The Knife Through Butter approach to behavioural influence
Category: Blog & News
Let's be clear. To influence some else's behaviour means you are going to have to put some effort in.
The smart approach is to be as effort-less as possible, and that means getting clear on your behavioural objective and anticipating the likely resistance you will encounter.
That's what I explain in this 5 minute video using, what else? Butter.
You might also find interesting:
- Effortless influence
- When to apply behavioural economics to your business
- How to make behavioural economics a habit
I'm sure you've heard the expression “Like a knife through butter”.
You know, it's meant to signify that something is super easy, couldn't have gone any better, it was a dream. The knife just cut through that butter, there were no problems.
But that saying is a little bit misleading as far as I'm concerned because it can be
frustratingly difficult to actually scape butter with a knife if the butter is cold.
The trick is to think ahead, put the butter on the counter and warm it to room temperature.
Then the knife will cut through butter like a dream.
And this reminds me of influencing customer behaviour.
If they are cold you will feel enormously frustrated.
Just like trying to scrape cold butter. It's bitsy, you can’t get any momentum, they are resisting you, it's annoying. It takes a lot of time.
Clearly the answer lies in warming up the butter and warming up your customers, first.
But before I tell you how, let’s talk about why you don’t do that already.
As the Behaviour Explainer I talk a lot about behavioural economics. How we are wired.
Well, part of how we are wired is...
- We focus on the short-term, not on the future.
- We are overoptimistic about our talents and chances for success.
- We fall for the Planning Fallacy, where we underestimate how long and difficult something might be, and completely ignore the roadblocks we are likely to encounter.
All this means we are not wired to put the butter out on the counter UNLESS we deliberately
plan for it and make it a habit.
With our customers, we tend to jump in and make it up as we go along.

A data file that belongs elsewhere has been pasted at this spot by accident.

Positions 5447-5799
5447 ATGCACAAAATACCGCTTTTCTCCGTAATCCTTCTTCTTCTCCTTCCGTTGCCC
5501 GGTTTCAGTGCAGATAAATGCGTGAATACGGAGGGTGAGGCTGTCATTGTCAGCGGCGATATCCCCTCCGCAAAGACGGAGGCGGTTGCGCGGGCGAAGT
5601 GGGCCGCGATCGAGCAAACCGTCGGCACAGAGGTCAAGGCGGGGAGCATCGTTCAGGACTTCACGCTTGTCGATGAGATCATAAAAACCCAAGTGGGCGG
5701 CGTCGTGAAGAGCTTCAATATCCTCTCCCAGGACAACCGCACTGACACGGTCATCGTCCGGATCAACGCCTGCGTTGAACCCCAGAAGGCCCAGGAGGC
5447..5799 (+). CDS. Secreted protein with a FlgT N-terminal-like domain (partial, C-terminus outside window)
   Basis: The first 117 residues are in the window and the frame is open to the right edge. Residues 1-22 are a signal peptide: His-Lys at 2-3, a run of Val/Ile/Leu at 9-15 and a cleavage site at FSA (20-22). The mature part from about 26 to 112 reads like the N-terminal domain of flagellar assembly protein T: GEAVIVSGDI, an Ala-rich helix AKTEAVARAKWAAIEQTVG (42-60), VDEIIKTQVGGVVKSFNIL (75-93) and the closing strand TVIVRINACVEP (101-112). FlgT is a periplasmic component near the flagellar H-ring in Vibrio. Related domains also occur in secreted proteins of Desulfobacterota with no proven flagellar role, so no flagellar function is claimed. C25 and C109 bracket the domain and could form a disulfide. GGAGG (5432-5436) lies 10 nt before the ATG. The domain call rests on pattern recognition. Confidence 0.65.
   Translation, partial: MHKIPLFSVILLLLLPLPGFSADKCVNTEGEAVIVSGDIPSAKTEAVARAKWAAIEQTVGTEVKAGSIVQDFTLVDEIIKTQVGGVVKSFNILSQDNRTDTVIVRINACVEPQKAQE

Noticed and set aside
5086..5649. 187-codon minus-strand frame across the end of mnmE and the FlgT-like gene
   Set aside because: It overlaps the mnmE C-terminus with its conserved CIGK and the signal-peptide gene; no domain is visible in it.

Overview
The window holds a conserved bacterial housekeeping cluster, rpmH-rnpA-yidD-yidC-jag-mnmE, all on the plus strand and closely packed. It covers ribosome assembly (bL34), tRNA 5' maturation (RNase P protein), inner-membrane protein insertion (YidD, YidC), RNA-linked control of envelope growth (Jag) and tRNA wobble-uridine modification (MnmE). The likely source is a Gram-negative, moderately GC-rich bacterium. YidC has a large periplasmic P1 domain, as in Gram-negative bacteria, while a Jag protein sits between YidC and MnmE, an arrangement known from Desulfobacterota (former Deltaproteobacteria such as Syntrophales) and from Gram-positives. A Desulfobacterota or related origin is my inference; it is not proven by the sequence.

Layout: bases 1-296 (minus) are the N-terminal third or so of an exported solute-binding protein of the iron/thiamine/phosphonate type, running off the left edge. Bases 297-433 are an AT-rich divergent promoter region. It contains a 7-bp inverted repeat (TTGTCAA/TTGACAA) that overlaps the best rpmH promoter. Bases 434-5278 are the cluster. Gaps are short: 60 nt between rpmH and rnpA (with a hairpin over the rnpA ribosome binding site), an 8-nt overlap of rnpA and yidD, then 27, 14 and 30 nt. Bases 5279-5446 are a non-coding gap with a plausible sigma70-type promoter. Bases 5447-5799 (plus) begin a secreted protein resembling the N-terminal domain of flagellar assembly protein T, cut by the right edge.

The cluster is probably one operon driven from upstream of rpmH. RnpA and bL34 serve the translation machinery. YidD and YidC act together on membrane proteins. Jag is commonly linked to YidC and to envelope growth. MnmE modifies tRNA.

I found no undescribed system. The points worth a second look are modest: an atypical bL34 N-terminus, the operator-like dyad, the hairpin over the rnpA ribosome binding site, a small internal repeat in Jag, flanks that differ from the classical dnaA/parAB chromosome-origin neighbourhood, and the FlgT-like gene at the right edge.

We falsely believe that we are being more efficient because we starting sooner.
Here’s the rub though.
I talk about things being effort-less. Effort-less influence.
I do not talk about them being effort-none.
There is always going to be effort required in any behavioural exchange. Whenever you are trying to get someone to do something you are going to require effort.
Your choice is where to expend that effort
The typical pattern is something like this.
What people do is get really keen to jump straight in. With limited preparation, I'm going to ask the customer to take action, and what happens? The customer isn't sure about that so they have to think about it, they might backtrack, and they might go around in circles, and then ultimately it's like, well, we've lost control of that circumstance. We don't actually know what our behavioural objective was. We've had "the ask" but we haven't done any of the preparation so we end with an unsatisfactory experience from the customer's perspective as well as ours.
The simpler, cleaner and more efficient use of our effort is to, before we ask the customer,
we do some preparation in terms of, "what are we going to ask them (to do?)". This is
where you might be thinking about what's my behavioural objective? If I need to get them
from A to B, how am I going to do that? What resistance am I likely to encounter?
Then once you "ask" them it's going to be a fairly straightforward path to resolution.
So unlike the first scenario, where effort was wasted, here we are expending our effort (at the start) but getting a satisfactory return on doing that.
Next time you hear “like a knife through butter” think about the effort it takes
for something to be effort-less. Thinking upfront means a clearer, less frustrating, more rewarding interaction.